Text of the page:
Marilyn Monroe has been dead for 60 years, but there is still a kind of madness around her that remains. Just look at the frenzied discourse around "Blonde," an adaptation of Joyce Carol Oates' fictional portrait of the Hollywood star that has yet to be seen by the general public.
There was intrigue around its NC-17 rating and the reasons for its long delay in release (it was filmed before the pandemic). There was curiosity about its star, Ana de Armas, and her native Cuban accent slipping through in the trailer. Meanwhile, its director Andrew Dominik, who has been trying to make this film for well over a decade, was calling it a masterpiece.
"Blonde" got a rapturous reception at the Venice Film Festival earlier this month, but reactions from film critics have been divided. Some love Dominik's treatment. Others have wondered if it is exploitative. The New Yorker even called it, "A grave disservice to the woman it purports to honor." It is not dissimilar to the responses to Oates' novel in 2000. Or even the discussion around the much-tamer " My Week With Marilyn," which got Michelle Williams an Oscar nomination for her performance. But they all invite questions about our own relationship with Monroe, what we owe her and what we still demand from her.
Dominik, for his part, has read many of the reviews. In some ways, he said, both the positive and negative reactions are indicative of its success. Like it or not, "Blonde," which arrives on Netflix on Sept. 28, does not want you to feel good about what happened to Monroe.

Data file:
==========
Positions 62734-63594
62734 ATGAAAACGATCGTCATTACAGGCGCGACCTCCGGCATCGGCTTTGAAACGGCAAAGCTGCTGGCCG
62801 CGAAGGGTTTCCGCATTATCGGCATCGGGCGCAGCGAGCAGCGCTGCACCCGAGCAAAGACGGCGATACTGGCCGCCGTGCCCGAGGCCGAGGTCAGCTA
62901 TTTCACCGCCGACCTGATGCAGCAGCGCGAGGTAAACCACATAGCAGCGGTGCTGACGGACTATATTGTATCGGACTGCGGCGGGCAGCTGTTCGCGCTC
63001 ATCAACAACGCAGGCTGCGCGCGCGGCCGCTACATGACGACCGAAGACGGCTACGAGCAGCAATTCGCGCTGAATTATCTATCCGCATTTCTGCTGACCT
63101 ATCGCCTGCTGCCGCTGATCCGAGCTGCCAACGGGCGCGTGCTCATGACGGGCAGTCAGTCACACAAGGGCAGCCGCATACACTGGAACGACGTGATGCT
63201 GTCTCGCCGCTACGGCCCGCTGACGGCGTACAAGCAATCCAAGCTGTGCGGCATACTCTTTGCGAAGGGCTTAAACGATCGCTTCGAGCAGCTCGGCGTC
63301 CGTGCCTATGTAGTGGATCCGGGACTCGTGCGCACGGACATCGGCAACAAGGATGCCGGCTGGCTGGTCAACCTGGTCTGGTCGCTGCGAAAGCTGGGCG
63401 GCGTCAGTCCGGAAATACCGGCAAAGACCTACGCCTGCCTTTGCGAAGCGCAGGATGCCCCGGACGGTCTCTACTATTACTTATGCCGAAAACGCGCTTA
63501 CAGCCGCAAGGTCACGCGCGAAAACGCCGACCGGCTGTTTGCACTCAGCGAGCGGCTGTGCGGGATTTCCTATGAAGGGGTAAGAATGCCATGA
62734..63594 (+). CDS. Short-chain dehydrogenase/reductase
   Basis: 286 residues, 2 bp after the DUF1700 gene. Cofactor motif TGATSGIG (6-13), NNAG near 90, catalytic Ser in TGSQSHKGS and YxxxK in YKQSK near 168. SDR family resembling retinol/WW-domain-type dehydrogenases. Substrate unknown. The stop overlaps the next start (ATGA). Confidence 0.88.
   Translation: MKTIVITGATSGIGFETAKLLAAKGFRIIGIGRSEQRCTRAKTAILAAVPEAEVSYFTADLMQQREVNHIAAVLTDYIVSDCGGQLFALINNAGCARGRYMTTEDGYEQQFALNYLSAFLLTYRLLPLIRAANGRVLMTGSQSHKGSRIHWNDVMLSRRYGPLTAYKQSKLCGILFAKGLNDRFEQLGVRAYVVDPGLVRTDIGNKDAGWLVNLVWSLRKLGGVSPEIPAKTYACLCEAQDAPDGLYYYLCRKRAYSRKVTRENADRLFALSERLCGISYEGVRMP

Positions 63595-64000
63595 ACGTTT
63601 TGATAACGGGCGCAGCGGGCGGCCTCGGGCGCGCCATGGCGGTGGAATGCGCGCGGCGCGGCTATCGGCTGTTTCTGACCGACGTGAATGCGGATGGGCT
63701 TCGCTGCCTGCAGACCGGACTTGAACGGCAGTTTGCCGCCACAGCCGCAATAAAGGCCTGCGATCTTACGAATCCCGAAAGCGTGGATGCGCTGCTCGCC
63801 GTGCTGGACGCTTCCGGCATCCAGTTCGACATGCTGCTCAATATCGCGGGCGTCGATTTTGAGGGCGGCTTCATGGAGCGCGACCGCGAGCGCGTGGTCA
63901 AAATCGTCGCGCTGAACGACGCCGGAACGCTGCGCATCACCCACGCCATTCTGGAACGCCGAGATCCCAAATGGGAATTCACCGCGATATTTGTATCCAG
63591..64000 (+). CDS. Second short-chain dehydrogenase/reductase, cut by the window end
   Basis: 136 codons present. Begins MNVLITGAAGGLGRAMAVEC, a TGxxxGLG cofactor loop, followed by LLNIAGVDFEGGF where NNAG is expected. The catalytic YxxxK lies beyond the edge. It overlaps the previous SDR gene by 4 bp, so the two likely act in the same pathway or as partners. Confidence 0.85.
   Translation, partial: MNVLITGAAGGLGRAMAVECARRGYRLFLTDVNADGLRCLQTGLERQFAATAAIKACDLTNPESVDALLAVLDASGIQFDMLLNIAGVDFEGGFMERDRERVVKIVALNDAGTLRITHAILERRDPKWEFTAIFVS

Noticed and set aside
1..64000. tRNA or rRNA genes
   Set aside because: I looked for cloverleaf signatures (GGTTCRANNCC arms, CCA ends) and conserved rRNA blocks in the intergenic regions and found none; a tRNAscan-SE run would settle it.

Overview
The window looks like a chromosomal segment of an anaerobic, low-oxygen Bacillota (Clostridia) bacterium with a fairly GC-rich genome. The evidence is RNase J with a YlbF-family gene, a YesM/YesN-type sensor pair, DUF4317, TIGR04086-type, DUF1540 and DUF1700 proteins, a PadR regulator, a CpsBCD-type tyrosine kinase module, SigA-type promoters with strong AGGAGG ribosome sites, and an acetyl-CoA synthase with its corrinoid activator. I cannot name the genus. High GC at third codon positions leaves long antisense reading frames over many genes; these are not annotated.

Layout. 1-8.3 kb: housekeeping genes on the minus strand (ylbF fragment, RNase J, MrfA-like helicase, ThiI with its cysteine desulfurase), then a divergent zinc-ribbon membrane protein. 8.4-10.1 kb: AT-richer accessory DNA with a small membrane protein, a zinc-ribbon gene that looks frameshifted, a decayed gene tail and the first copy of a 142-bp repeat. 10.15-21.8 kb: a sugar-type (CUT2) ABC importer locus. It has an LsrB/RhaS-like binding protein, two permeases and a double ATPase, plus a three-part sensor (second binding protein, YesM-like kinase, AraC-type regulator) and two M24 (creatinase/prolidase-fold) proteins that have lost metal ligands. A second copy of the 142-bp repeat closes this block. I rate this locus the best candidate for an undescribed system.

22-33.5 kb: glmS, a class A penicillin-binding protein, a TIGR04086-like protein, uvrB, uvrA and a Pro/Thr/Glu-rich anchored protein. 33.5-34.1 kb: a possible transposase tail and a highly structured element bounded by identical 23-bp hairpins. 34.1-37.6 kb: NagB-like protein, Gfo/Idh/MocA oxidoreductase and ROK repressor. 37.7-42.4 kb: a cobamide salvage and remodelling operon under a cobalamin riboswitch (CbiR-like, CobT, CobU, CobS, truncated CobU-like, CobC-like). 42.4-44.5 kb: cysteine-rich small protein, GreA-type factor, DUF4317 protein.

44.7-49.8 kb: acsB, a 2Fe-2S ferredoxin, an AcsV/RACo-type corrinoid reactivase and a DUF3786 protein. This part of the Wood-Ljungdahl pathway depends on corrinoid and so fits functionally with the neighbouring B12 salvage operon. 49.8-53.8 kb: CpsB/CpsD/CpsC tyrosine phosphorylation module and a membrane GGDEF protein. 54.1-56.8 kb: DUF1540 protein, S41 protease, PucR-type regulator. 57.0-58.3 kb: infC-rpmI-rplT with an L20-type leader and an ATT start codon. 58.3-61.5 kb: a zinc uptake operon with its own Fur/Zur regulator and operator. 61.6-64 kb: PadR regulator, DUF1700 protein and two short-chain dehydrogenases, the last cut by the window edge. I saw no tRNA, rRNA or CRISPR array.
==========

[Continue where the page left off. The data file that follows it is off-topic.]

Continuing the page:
"The film's a horror film," Dominik said earlier this week. "It's supposed to be an absolute onslaught. It's a howl of pain. It's expression of rage."
"Blonde" takes viewers on a surreal journey through the short life of Norma Jeane Baker, from her childhood with a single mother living with schizophrenia (Julianne Nicholson), to her superficial successes in Hollywood, as Marilyn Monroe. It looks at her marriages to baseball star Joe DiMaggio (Bobby Cannavale) and playwright Arthur Miller (Adrien Brody), her addiction, her mistreatment and assaults, her abortions, her miscarriage and her death, at 36, of a barbiturate overdose.
There are stunning recreations of iconic film moments, from "Gentleman Prefer Blondes" and "The Seven Year Itch," and classic photos brought to life, but all are done with a twist. A glamourous red carpet turns into a lurid phantasmagoria of gaping, gawking jaws. The subway grate moment is a prelude to domestic abuse. Even a seemingly sweet photo of her and DiMaggio takes on a new meaning.
To Dominik, his film is the opposite of exploitation.
Exploitation is happily performing a song like "Diamonds are a Girl's Best Friend" with a "wink and a nod," he said. But, he shrugged, "People like to be offended."
"The primary relationship in the film is between the viewer and her," Dominik said. "I've never made a film that tells me more about the viewer than this one."
What it is not, he said, is a commentary on Roe v. Wade, or about something as reductive as "daddy" issues, though Norma Jeane calls both of her husbands that. It's about an unwanted child and a woman going through the industrial filmmaking process. And the real test for Dominik will come when the global Netflix audience gets to watch it.